Your body begins to repair itself almost immediately after you quit smoking. According to the CDC, your heart rate drops within 20 minutes of smoking your last cigarette, and your lung function begins to improve within 3 months of quitting. If you remain a nonsmoker for 10 years, your risk of developing lung cancer will be half that of a smoker, the CDC reports. As your lungs undergo the process of repairing themselves, you can enhance this transformation by eating healthy foods.
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Foods containing the flavonoids catechin, epicatechin, quercetin and kaempferol have antioxidant and anti-inflammatory features that may be helpful to lung protection in smokers and ex-smokers. Flavonoids are plant pigments that may protect against lung cancer by arresting the growth of cancer cells and combating the DNA damage done by smoking. Foods containing catechins include strawberries, green tea and black tea, and foods containing kaempferols include brussels sprouts and apples. Quercetin can be found in beans, onions and apples.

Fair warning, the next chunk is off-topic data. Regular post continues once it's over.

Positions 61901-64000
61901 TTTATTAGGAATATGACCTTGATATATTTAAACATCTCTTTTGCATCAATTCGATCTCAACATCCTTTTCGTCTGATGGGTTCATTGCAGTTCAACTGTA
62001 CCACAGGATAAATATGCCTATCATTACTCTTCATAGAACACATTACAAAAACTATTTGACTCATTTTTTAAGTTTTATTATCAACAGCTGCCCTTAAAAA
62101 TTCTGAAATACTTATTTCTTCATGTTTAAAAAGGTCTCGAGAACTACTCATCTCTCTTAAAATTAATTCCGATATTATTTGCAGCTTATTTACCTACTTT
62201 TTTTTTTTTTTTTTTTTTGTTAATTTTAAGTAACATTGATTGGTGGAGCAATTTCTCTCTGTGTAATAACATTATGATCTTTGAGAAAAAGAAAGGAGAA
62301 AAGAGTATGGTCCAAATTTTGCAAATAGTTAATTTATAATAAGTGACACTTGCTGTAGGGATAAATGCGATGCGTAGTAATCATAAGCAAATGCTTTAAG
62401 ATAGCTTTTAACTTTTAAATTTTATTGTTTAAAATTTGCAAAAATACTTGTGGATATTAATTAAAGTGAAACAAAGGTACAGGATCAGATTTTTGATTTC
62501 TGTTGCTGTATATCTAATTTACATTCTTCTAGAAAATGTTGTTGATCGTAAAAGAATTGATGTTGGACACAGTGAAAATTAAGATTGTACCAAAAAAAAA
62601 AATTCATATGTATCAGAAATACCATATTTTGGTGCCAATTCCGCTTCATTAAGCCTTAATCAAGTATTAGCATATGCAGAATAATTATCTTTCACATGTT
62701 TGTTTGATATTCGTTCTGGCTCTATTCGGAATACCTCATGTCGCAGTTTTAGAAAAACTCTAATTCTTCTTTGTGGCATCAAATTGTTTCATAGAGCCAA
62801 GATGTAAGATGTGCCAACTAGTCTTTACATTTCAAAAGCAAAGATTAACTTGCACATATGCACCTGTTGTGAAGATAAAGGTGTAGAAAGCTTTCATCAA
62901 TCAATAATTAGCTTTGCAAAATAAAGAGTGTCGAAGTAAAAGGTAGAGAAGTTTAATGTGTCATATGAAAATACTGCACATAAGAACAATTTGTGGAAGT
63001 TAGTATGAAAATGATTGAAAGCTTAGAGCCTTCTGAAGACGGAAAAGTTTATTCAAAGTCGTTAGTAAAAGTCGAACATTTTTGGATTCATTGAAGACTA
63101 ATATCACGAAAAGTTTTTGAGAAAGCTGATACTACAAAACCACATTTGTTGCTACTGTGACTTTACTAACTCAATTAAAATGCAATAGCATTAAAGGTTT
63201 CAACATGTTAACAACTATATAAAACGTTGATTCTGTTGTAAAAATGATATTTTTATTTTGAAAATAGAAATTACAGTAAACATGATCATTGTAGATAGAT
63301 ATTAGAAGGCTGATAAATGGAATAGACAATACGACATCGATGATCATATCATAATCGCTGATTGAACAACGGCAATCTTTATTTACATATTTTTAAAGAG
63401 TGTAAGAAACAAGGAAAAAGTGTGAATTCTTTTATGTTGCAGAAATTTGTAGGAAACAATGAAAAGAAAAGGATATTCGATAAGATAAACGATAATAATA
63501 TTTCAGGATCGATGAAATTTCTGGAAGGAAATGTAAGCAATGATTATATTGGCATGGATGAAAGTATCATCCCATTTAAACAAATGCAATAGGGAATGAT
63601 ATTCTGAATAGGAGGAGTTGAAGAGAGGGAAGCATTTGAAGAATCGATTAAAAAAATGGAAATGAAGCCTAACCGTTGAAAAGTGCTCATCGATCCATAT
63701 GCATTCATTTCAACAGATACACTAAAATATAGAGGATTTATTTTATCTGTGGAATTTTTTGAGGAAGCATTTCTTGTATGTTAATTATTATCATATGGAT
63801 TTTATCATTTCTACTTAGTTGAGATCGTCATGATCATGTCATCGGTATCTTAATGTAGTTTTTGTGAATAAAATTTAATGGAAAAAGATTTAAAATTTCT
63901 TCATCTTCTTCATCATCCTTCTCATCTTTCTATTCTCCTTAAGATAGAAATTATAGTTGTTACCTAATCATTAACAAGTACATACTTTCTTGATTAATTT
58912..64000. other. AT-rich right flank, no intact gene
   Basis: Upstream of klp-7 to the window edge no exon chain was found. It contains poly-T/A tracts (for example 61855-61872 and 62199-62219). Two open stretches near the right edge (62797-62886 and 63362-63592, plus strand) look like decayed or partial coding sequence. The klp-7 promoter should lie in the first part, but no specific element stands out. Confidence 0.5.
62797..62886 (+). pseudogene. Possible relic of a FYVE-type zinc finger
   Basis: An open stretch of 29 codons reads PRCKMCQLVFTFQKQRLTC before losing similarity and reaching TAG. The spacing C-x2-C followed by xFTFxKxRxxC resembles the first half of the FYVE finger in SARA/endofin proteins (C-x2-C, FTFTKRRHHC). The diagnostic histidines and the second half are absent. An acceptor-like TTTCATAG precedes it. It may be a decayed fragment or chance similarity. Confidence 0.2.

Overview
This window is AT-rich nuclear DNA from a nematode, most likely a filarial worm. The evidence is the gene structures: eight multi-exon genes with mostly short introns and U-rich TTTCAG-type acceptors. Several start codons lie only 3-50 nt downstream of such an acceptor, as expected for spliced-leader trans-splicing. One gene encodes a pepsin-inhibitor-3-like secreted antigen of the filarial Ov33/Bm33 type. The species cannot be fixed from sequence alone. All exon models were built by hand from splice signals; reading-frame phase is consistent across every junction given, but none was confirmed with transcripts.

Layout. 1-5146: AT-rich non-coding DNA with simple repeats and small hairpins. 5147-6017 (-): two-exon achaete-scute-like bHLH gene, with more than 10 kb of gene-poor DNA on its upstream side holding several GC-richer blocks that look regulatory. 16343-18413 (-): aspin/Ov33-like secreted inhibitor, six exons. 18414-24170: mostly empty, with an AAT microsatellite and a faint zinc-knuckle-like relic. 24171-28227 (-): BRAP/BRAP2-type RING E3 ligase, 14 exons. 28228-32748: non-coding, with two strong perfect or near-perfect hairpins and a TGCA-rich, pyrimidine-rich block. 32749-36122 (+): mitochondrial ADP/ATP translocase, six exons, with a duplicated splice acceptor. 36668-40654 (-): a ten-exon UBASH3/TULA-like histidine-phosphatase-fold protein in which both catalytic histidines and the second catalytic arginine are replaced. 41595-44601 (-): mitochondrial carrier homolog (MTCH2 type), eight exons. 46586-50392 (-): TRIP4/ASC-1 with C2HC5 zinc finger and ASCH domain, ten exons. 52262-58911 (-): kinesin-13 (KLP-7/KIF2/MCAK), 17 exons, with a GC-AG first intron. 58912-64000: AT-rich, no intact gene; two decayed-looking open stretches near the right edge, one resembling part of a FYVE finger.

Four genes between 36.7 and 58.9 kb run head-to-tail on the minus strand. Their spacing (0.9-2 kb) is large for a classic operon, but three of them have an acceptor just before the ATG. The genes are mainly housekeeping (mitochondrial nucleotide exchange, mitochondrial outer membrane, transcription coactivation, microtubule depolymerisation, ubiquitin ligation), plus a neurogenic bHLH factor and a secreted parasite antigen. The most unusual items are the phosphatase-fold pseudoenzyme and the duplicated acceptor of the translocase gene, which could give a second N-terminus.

Variety of Fruits and Vegetables
According to a study published in "Cancer Epidemiology, Biomarkers & Prevention," consumption of a variety of fruits and vegetables may lower the risk of lung cancer in current smokers. The study used "diet diversity scores" to gauge the variety of fruits and vegetables eaten by 452,187 study participants. The researchers found that separate from the quantity of fruit and vegetable consumption, variety in fruit and vegetable consumption appeared to reduce the risk of lung cancer. Further studies are needed to verify these results.
Foods that are abundant in vitamin A may reduce your risk of developing lung diseases like emphysema. The website Natural Remedies Cures cites a study led by Richard Baybutt at Kansas State University, which found that rats exposed to cigarette smoke demonstrated a deficiency in vitamin A. Baybutt's previous study found that rats fed a diet deficient in vitamin A developed emphysema, a lung condition frequently associated with smoking. Based on the findings of this study, which was published in the "Journal of Nutrition," Baybutt theorized that benzyopyrene, a carcinogen in cigarettes, may cause a vitamin A deficiency. Foods like papaya, collard greens and cantaloupe are high in collard greens.